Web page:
Winner of the 2023 Rhonda A. Saad Prize for Best Paper | AMCA | Association for Modern + Contemporary Art of the Arab World, Iran + Turkey

Winner of the 2023 Rhonda A. Saad Prize for Best Paper

This year, we received a number of highly qualified papers from throughout the US and abroad. The 2023 Rhonda A. Saad Prize for Best Paper in Modern and Contemporary Arab Art was awarded to Sheyda Aisha Khaymaz for their paper “To Twist a Historical Knot: Projects of Pan-Arabism, Hurufiyya, and Amazighism.”

The Rhonda A. Saad Prize review committee found that Sheyda’s paper offers an insightful account of visual expressions of Arab and Amazigh identities. The committee appreciated Sheyda’s efforts in presenting the historical contexts and the socio-political milieu in which modern Arab and Amazigh abstract paintings were produced. In particular, the committee applauded the paper for its clear prose as well as its innovative decolonizing methodologies, including an emphasis on translocal encounters that are necessary for teasing out the complex conditions of exchange of ideas across the Arab region and the globe.

Sheyda Aisha Khaymaz is an artist, curator, poet, and PhD candidate in Art History at The University of Texas at Austin, specializing in the modern and contemporary art of the Maghrib. Their doctoral dissertation, “Indigenous Presentness: Translocal Politics of Amazigh Art and Resistance,” focuses on the manifold expressions of indigeneity in art, exploring the nexus between Amazigh artistic production and sovereignty movements across Tamazgha—the ancestral name for the lands of Amazigh peoples. The project theorises the new artistic forms that emerged in the region after the 1960s, especially script-based abstract painting, which draw upon ancient sign-making practices, such as tattooing and rock-carving, as anticolonial phenomena. Their research aims to connect modern-day instances of Tamazight language activism and Indigenous revival movements with a larger discourse on indigeneity and Africanity.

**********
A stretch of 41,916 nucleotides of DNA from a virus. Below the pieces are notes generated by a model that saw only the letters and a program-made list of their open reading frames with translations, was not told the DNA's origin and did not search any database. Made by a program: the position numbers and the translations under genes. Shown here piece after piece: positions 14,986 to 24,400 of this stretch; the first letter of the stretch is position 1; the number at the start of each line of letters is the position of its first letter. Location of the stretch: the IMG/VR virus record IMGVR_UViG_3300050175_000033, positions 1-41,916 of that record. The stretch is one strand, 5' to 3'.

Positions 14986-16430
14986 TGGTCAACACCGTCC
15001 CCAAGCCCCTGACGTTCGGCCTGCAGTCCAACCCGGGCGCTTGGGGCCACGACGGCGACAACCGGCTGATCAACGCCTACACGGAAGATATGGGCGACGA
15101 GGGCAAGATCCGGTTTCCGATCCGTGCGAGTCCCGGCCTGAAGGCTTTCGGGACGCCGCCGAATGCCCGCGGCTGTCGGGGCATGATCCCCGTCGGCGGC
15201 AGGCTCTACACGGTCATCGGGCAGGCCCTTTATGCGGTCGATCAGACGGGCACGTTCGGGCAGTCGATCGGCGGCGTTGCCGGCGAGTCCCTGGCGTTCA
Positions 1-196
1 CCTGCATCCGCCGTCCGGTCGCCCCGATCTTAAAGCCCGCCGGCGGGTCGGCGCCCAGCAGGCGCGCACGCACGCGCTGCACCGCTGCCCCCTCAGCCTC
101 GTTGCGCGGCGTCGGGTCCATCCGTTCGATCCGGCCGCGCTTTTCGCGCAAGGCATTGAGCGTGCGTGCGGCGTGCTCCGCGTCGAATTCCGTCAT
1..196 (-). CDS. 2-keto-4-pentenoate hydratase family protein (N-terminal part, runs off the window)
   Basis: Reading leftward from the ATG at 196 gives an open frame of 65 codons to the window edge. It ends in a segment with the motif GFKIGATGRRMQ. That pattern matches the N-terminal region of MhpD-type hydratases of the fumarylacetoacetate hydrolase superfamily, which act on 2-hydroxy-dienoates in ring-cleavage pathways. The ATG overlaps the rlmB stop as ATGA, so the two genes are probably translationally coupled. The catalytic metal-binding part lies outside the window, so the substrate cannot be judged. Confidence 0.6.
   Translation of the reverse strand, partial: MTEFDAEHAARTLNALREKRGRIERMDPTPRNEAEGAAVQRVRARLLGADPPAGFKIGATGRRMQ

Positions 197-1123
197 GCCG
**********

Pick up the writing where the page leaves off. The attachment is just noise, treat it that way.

This essay represents Sheyda’s attempt to formulate a decolonial methodology for art historiography through what they refer to as “translocal interstices.” The modern and contemporary art of the Middle East and North Africa is often characterized by a desire to disentangle itself from the Western world, yet the essay does not fulfill this objective. Instead, it treats coloniality as a matrix of power and uncovers the unexpected confluence between colonial and decolonizing initiatives, both in the political and aesthetic domains. Each aesthetic gesture, the paper ultimately concludes, serves as a means of asserting power, inextricably yoked together within this knotty, irreducible matrix.

Established in 2010 in honor of our dear and respected colleague and friend, The Rhonda A. Saad Prize aims to recognize and promote excellence in the field of modern and contemporary Arab art. The award is offered to a graduate student or recent post-doctoral scholar working in any discipline whose paper is judged to provide the most significant contribution to the disciplines of Art History and Middle East Studies. For more information, submission guidelines, and interviews with previous winners, please visit

Thank you very much. Congratulations again, Sheyda!